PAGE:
Throughout the semester, students use most often the forum of the course (Moodle) to discuss practical aspects of problems and take questions, continuously during the learning period.

### Evaluation method

The evaluation of TTIG is continuous and is supportted by: (1) Continuous evaluation through resolution of assignments in practical classes, allowing students to continuously measure the degree of acquired knowledge, and self-assessment questions, allowing students to continuously measure the degree of knowledge acquired, (2) 2 TPCs that aim to settle the practical component of learning, one of them with the purpose of training the skills of technical writing; (3) 2 tests to assess concepts, one focusing on Topography, and the other on Geographic Information Technologies.

TTIG requires frequency for approval and weighs 50% of the final grade (even in the case the student will get the exam), being obtained as follows:

1 - Need to attend at least 2/3 of practical classes (unless employed student, or the student has frequency obtained in a previous year, or if the student comes from a more advance year of the Master)

E

9.5 or higher grade average in the TOTAL of homework done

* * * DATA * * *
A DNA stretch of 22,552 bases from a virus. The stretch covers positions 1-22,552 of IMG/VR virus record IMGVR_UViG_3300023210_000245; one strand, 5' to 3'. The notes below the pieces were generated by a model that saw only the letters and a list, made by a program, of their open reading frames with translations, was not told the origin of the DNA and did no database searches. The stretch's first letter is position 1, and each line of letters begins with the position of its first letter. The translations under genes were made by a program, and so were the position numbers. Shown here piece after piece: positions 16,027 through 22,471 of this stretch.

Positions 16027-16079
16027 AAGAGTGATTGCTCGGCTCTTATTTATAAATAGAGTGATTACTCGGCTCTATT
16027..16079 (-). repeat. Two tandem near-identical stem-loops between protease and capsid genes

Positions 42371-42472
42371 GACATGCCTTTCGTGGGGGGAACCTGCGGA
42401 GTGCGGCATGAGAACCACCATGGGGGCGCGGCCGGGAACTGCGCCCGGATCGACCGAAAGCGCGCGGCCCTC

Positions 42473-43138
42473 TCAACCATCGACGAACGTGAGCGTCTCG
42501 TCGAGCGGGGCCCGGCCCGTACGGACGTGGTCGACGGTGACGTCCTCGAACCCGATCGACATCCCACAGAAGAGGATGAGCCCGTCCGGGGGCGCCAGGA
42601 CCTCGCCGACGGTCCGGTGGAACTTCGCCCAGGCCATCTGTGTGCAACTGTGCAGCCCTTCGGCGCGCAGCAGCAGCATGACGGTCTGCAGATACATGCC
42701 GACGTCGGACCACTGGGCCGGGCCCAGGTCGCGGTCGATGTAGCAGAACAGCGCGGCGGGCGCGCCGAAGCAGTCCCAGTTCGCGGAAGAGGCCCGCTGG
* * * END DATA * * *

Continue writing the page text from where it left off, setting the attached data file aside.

To obtain the final note, the Test / Exam weighs 50%.

Final Exam:

- is always done with ALL subjects;

- is done by those who did not perform the tests or had less than 9.5 at their average values or whoever wants to improve the grade in the tests component.

In conclusion:

Final grade = [0,5*(4 homeworks) ]+[ 0,5*(2 Tests ou Final Exam)]

Each parcel must has a minimal grade of 9,5 values.

## Subject matter

PART I: TOPOGRAPHY

Cartography and Geodesy, Coordinate Systems, Measurement Systems, Cartographic Projections, National Reference Systems, Applications of the topography.

Reviews of Mathematics (Units of measure, plane trigonometry, metric relations, triangle / rectangle, etc ...). Cartographic projections (Rudderpropeller, Conical, Cylindrical). Coordinate transformation.

National Cartography (types, scales, ...); Geodetic Network; Determination of areas (analytical and geometrical Methods); Determination of distances; Triangulation.

Surveying: General Concepts (measuring distances, angles, horizontal and vertical directions and determination of azimuths; Topographic equipment, measurements of angles and distances; Determination of coordinates.

Leveling: Understanding altimetry, types of leveling

Topographic Representation: Planimetry; Altimetry; curves level; points listed, digital terrain models (DTM)

PART II: GEOGRAPHIC INFORMATION SYSTEMS

Geograhic Informations Science and Systems: concepts, structure, technology, application fields, market. Infrastrutures of geographic information. Geographic data models.

Spatial analysis: map algebra.

Linear regression. Principal component analysis. Analysis of variance.

Interpolation methods: trend analysis, Thiessen polygons, linear regression methods.

Interpolation methods: geostatistics, variogram analysis, kriging.

Time change analysis in geographic information.

Public access to spatial information. Infrastruture of spatial data. Digital libraries. Introduction to environmental remote sensing.

## Programs

Programs where the course is taught: